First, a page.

I filmed a short ‘PT Minute’ on this topic this week, but wanted to write it up so folks had a place to go to get more information (it will be running on 7&4 during the morning news – I think between 5-6am). It’s not comprehensive by any means, but should definitely get you thinking:
Core Strength has long been touted as a way to prevent or eliminate low back pain, but did you know that many of the traditional exercise like sit ups, crunches, and back extensions can actually hurt your back?
The plank exercise is a safe and popular alternative that works the abdominals to provide support to the lower back, but it too must be done properly to produce the desired results without creating additional problems.
To perform a plank, first assume a push-up position on your forearms and up on your toes. Then lift your body off the ground, getting everything in a straight line. Hold this position for 10-20 seconds for as many repetitions as possible with perfect form and no pain.
A typical mistake is to have too much of a curve in your low back, which puts too much stress on the joints of the spine. To make sure your form is perfect, try placing a stick along your spine, touching the head, mid-back and tailbone. This will give you the postural feedback needed to know if your alignment is correct.
You can see in this picture that I could fit 3-4 finger-widths between the spine and the stick which is way too much. She’s resting on her joints and ligaments versus using her abdominal muscles.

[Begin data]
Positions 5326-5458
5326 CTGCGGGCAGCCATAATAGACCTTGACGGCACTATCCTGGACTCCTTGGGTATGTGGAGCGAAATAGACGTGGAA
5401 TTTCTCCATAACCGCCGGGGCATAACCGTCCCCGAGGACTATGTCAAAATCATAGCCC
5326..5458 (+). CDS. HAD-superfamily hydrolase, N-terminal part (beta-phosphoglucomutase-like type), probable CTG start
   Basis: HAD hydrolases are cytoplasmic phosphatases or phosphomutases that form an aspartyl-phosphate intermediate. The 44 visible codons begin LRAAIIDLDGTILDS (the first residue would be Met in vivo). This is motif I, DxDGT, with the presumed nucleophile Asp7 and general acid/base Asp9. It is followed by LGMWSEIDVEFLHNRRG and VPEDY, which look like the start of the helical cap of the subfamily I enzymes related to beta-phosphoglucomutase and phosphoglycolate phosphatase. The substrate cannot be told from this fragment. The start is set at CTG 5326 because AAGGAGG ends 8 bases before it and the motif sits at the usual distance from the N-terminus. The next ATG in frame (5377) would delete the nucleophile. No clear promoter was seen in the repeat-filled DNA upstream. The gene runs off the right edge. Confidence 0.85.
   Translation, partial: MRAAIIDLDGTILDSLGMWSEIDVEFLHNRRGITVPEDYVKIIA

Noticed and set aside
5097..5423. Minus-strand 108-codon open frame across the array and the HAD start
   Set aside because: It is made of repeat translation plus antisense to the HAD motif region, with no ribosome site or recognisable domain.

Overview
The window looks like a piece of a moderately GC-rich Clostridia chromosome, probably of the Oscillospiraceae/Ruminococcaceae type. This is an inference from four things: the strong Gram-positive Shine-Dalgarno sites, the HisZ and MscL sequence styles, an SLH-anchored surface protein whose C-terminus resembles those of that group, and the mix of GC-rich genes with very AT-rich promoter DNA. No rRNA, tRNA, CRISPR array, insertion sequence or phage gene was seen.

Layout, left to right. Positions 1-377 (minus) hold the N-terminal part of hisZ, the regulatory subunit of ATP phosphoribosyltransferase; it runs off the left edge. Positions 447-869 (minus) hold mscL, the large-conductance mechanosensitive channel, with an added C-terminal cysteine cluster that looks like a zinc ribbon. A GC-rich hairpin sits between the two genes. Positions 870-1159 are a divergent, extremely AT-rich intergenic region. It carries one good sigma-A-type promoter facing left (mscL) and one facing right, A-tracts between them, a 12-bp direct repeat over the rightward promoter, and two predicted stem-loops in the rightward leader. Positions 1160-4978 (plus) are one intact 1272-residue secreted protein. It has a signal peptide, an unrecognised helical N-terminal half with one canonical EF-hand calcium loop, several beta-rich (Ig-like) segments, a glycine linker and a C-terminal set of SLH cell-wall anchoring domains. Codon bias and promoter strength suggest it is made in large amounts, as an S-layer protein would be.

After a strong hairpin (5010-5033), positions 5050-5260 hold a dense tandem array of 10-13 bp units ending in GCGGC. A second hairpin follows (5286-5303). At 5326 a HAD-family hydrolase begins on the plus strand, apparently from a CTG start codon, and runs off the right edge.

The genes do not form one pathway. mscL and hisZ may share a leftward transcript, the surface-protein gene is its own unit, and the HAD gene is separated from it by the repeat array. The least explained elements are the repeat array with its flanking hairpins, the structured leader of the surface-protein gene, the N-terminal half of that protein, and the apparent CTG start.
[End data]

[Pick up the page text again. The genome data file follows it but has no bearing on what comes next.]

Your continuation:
What you want is 1-2 finger-widths. To achieve this you must more actively engage your abdominals by tilting your pelvis backward. Think about bringing your belly button closer to your nose to reduce this curve to a more neutral position. The women in the picture below looks much better!
This is a great exercise for core strength and for stability of the low back when done correctly. Once you’ve mastered the position, now work on belly breathing throughout the set. You should feel your abdomen and sides moving in and out, not your chest and shoulders. If you cannot breathe correctly, this also means your abdominals are not doing the job, and it’s time to take a break.
Here is a link to a short article that appeared in Newsweek on the danger of crunches and sit-ups: http://www.thedailybeast.com/newsweek/blogs/the-human-condition/2009/06/03/stop-doing-sit-ups-why-crunches-don-t-work.html. They frequently quote Dr. Stuart McGill who is the foremost spine biomechanist in the world, and definitely knows his stuff when it comes to preventing injury and enhancing performance. On the other hand, ignore the knucklehead trainer talking about the Transverse Abdominus – so far from the truth I bet McGill had no idea that would be in the article.
Any other questions on planks or core training just send them on over. Thanks!
Here is a link to the PT minute video: PT Minute – Core Strengthening